He said, "Your name will no longer be called Jacob, but Israel; for you have fought with God and with men, and have prevailed."


  1. My struggles are different, but I know where you are.

  2. I am sorry for your struggle and genuinely humbled that what I write resonates with you. Everytime I hesitate to post so transparently, someone like you will contact me to say that it is my honesty which keeps them coming back. Even as I hit the 'publish' button today, I had to rethink it a dozen times. I this fraidy cat world, who takes this kind of risk? My hope is that we will all realize that God is in the details...all of them -- including the tiniest and the most painful.

  3. My heart aches right along with you. I feel the depth of your pain and sorrow and can relate. Sometimes I ask myself, "Isn't there MORE than this?" Yes, two can be as bad as one, but I can't change my spouse, I have to change my reaction to him and my pain from his disinterest and lack of showing any amount of caring.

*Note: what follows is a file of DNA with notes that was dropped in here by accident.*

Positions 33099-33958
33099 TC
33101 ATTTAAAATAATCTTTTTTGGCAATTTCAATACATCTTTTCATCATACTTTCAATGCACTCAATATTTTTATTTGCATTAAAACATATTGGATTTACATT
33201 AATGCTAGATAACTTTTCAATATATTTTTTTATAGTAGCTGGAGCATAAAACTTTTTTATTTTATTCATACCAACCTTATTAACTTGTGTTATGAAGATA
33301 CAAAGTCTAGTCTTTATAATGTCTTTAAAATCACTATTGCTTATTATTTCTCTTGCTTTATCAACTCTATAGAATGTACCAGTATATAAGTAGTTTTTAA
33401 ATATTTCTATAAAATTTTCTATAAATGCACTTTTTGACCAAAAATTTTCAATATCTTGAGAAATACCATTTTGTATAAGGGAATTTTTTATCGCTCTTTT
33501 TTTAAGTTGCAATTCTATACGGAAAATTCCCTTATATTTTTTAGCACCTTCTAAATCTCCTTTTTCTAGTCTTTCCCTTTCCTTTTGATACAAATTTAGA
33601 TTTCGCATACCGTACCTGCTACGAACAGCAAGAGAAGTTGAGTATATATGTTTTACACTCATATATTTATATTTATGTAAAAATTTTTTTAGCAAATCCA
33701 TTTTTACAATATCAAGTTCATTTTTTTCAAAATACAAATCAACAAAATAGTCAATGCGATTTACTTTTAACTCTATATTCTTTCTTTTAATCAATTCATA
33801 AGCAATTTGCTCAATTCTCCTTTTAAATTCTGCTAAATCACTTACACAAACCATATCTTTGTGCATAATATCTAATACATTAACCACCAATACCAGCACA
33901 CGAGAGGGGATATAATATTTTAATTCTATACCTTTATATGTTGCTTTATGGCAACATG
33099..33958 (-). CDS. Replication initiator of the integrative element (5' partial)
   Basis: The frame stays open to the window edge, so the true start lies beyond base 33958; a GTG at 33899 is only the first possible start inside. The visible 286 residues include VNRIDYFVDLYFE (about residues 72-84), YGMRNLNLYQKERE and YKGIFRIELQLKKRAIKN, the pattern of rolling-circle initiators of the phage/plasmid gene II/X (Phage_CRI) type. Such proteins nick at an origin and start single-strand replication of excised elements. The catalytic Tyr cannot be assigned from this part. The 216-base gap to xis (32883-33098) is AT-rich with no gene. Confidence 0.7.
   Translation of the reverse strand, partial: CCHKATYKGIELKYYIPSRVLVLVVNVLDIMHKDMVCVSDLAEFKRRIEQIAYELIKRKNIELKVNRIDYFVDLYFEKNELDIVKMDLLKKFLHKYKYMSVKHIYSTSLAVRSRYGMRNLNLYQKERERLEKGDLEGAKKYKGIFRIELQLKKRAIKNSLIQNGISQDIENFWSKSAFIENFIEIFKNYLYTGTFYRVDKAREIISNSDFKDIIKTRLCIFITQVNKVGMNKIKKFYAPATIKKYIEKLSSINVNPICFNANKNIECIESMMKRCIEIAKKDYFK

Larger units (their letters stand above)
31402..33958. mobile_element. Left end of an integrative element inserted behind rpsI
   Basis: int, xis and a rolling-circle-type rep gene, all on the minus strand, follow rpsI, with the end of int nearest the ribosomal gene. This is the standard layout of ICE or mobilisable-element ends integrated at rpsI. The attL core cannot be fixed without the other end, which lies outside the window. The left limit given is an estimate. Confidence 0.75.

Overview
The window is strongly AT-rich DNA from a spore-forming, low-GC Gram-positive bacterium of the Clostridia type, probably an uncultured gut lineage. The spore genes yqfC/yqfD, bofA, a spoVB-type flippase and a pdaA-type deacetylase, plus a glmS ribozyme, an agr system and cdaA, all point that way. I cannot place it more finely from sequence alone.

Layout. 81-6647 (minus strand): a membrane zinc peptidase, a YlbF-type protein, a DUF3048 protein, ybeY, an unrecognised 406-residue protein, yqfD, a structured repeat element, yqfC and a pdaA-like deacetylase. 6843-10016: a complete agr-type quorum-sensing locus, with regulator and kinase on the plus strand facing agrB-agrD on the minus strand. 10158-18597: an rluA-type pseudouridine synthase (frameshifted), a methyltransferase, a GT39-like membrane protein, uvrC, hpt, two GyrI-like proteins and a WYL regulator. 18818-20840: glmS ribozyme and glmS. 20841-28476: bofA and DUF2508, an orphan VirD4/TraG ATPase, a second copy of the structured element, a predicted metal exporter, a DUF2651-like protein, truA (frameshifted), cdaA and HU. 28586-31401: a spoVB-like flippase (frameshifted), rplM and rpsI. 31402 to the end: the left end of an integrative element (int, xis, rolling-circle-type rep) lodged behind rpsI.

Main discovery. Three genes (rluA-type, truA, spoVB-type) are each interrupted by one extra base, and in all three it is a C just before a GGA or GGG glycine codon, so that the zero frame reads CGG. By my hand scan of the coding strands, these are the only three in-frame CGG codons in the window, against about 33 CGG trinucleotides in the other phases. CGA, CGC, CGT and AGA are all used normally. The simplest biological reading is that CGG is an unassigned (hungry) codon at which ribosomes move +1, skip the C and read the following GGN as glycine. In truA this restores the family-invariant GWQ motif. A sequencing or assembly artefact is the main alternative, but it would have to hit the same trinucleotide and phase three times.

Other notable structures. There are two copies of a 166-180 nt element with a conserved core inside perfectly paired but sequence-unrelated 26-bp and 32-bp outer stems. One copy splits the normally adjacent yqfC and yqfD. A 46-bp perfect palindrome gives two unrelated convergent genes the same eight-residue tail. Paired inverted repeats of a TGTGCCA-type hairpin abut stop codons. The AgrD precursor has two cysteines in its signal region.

4. Sighs to you, Caring Friend. I have found that it does often pivot on how I choose to react. In our case, my pain is mediated by knowing that my spouse's history is colored by abuse he suffered as a child. In turn, that affects our relationship on a daily basis. I am also awed by how hard he has worked to overcome that past given how scary confronting it has been. His courage and determination are the things that keep me here and make me determined to defeat the monster every time I realize that history has cost us again! Sadly, my husband is not alone in his struggles. Many, many men are unable to bring themselves to admit/address their own histories of abuse....even when their wives have well documented and acknowledged stories of abuse. I often wonder, when I hear of faltering marriages, what truths are going untold? We live in a fraidy cat world. May the Lord comfort and guide you, and me, as we try to love honestly and courageously in difficult situations!